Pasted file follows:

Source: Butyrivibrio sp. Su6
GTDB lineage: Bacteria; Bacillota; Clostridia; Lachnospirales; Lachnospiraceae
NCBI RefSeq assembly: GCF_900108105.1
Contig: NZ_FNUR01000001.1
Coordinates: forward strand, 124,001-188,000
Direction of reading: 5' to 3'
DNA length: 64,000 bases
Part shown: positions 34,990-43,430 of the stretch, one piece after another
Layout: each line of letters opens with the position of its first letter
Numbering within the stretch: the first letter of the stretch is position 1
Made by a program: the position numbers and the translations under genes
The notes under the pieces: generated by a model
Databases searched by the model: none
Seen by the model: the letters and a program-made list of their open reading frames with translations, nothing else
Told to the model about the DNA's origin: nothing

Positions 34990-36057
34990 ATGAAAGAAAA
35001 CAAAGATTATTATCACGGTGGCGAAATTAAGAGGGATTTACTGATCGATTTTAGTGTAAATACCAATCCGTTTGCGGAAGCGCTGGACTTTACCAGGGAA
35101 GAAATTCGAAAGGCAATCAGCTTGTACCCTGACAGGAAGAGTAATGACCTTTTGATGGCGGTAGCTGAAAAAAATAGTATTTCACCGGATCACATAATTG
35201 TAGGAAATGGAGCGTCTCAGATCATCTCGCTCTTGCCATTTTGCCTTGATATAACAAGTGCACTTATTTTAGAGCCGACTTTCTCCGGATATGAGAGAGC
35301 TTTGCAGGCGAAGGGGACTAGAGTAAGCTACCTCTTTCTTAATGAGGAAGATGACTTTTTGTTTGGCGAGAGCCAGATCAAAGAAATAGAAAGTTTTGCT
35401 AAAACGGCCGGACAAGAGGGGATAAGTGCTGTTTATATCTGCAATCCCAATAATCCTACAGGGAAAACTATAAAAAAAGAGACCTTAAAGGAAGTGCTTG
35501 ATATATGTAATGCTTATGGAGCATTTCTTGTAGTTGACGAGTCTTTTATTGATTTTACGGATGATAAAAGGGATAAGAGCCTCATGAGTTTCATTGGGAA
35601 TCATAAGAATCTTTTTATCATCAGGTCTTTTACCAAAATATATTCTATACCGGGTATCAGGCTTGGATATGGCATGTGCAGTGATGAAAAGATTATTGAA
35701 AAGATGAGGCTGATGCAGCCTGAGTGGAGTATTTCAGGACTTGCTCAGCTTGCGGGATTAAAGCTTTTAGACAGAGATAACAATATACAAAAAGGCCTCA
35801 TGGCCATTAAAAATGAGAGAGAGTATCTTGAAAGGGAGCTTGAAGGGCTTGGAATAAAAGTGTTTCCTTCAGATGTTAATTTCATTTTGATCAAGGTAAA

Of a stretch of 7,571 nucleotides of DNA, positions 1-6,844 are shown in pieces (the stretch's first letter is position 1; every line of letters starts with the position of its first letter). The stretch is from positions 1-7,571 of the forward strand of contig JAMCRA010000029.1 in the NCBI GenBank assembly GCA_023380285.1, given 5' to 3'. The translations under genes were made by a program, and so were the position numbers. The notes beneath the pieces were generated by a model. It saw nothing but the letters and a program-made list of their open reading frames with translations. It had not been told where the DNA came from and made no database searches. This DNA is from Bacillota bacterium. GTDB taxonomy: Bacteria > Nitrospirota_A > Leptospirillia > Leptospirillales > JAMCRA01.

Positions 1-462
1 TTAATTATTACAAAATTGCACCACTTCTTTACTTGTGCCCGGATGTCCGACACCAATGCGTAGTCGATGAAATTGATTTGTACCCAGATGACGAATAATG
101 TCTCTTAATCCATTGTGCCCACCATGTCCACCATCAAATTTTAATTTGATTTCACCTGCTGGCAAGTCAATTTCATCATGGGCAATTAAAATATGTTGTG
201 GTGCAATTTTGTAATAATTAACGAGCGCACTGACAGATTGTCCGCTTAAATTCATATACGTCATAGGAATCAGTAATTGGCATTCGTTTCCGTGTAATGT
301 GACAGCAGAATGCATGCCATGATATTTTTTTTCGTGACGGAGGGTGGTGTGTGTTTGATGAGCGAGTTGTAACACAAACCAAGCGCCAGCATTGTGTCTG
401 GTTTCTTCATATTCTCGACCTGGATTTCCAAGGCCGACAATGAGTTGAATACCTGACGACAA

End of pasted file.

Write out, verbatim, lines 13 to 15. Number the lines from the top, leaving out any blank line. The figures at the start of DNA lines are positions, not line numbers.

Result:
Databases searched by the model: none
Seen by the model: the letters and a program-made list of their open reading frames with translations, nothing else
Told to the model about the DNA's origin: nothing